We raise rare breed pigs. The large herd consists of four different breeds, predominantly Large Blacks and Tamworths, with a small number of Wessex Saddlebacks and Berkshires. Preservation of the different pig breed genetics is the priority; the animals not suitable for breeding purposes are sold as free range pork. Animal welfare and sustainability are important to us and our customers. The pigs are farmed using a rotational free range system, allowing the animals to live in social groups and the land to rest between uses. Our pork products are processed as naturally as possible by using minimum levels of preservatives, natural sausage casings and flavourings made to our recipes.
|Farm name||Bronseas Rare Breed Pig Stud / The Gypsy Pig|
|Owner||Bronwyn & Michael Cowan|
|Web/email||www.thegypsypig.com.au / email@example.com|
|Telephone||03 5627 8201|
|Produce||Fresh cuts of pork, sausages, burgers and smoked goods January – December|
|Other markets||Gasworks; Mulgrave|
We wanted to raise our family in a rural environment and had tried several different farming ventures prior to starting the stud. A visit to a rare breeds farm in 2001 with Women on Farms reconnected Bronwyn to pigs and gave us the impetus to go in a new direction.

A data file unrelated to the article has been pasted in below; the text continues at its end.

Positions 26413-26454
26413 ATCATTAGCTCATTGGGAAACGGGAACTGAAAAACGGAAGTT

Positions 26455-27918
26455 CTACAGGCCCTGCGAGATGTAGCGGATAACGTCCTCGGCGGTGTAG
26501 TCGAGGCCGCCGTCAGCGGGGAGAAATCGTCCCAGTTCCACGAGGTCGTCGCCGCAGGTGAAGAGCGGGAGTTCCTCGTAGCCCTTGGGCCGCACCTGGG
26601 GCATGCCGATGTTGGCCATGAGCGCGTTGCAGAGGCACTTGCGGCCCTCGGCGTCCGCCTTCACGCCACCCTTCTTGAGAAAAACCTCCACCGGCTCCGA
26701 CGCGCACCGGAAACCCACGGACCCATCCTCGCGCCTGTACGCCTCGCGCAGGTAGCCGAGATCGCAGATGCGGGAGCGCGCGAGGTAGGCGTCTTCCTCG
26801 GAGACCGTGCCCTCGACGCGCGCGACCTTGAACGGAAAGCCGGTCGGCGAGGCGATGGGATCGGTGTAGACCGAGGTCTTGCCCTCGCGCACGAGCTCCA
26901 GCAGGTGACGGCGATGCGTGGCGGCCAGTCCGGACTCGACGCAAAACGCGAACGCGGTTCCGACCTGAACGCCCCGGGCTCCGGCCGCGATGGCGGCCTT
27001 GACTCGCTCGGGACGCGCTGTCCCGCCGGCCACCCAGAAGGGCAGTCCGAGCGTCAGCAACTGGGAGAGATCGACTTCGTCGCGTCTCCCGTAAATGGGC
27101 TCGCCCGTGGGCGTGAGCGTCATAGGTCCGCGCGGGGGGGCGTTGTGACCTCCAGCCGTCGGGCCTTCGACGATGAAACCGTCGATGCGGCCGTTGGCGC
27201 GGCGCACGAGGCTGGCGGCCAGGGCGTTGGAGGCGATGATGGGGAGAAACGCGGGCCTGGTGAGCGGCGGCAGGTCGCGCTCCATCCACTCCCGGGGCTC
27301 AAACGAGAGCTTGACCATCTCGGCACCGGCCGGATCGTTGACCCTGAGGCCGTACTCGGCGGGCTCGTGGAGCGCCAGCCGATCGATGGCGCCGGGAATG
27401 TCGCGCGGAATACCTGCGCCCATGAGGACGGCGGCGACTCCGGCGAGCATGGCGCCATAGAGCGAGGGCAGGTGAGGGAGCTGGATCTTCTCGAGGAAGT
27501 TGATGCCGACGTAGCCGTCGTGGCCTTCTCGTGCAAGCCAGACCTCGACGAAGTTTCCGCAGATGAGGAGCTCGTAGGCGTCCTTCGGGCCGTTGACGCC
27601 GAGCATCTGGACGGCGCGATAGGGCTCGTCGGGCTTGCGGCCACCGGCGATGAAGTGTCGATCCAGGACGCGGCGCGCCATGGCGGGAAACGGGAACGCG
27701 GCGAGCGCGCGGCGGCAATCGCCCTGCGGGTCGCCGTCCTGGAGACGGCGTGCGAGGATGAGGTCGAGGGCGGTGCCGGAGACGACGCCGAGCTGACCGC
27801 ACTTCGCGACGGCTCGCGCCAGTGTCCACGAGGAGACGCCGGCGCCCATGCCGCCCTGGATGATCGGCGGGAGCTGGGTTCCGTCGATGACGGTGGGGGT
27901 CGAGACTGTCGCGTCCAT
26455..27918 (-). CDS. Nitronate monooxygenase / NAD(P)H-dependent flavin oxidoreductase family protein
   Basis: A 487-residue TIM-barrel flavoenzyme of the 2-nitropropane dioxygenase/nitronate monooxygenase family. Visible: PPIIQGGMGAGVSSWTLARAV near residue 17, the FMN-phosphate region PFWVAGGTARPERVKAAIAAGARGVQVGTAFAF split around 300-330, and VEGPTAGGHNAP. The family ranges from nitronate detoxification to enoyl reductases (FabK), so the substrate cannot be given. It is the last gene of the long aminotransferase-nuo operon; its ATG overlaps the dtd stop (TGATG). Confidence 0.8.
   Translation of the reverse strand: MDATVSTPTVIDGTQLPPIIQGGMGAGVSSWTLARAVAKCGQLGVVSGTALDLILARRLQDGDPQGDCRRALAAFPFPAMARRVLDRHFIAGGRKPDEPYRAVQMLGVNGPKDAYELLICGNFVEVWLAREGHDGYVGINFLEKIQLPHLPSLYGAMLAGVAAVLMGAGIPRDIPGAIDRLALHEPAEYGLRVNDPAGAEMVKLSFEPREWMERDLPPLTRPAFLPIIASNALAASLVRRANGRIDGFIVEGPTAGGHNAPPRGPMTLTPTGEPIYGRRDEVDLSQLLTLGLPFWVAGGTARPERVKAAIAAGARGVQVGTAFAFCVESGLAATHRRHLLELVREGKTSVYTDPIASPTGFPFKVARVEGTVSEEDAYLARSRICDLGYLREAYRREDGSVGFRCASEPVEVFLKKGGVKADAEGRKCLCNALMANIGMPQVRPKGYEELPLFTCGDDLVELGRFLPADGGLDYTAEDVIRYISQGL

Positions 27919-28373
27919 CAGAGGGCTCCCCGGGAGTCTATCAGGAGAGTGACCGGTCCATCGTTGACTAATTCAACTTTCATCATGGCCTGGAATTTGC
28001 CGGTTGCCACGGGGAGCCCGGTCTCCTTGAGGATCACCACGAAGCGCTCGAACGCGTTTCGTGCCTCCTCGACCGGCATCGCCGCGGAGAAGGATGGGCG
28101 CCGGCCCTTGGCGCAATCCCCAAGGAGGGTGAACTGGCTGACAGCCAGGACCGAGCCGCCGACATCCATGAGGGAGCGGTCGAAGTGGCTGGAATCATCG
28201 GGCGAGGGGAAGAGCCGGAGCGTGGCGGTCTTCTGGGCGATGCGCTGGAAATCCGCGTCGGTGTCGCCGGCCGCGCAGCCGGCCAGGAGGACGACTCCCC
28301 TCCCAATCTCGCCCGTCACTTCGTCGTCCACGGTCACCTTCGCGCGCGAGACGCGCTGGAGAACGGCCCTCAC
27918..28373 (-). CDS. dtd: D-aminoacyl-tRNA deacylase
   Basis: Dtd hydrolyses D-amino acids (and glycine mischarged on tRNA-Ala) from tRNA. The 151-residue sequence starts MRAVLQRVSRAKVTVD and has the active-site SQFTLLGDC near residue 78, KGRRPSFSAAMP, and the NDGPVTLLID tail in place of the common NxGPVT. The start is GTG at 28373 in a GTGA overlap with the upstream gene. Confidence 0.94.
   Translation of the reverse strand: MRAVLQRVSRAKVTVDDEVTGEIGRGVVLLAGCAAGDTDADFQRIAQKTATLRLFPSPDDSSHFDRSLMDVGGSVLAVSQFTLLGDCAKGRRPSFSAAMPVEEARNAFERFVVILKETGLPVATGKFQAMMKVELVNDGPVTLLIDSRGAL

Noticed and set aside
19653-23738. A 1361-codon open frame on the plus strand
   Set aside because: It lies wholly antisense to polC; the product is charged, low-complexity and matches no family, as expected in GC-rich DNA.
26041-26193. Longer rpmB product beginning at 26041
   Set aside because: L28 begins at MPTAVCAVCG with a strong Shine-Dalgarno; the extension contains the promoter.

Our farm is located at Darnum, in West Gippsland which is a high rainfall area. The pigs enjoy a free range lifestyle, grazing pasture and seasonal crops when available, in addition to their daily ration of milled grains and lupins.
We are a shared stall at the farmers’ markets, which means that we utilise the infrastructure (eg the refrigerated van, permits and stall site) among four producers, giving us the flexibility of manpower on market days to allow us to attend shows or care for our animals at times of high need such as lambing. The three women farmers we share the stand with all farm English Leicester, a heritage breed of sheep. Like us, they are breeding to preserve the genetics and farmers’ markets allow them to sell as fresh cuts of meat those sheep which are not suitable for breeding and interact with the customers who purchase their product. The farmers are Margaret Kingman, who farms at Tynong North east of Melbourne, whilst Ethel Stephenson at Broken Creek and Kirsty Harker at Devenish both farm near Benalla.
Markets provide the opportunity for farmers to re-connect their customers with the production of food. They promote the connection between growing animals and crops for food using humane and sustainable farming methods and the long term health benefits for people who consume food produced this way.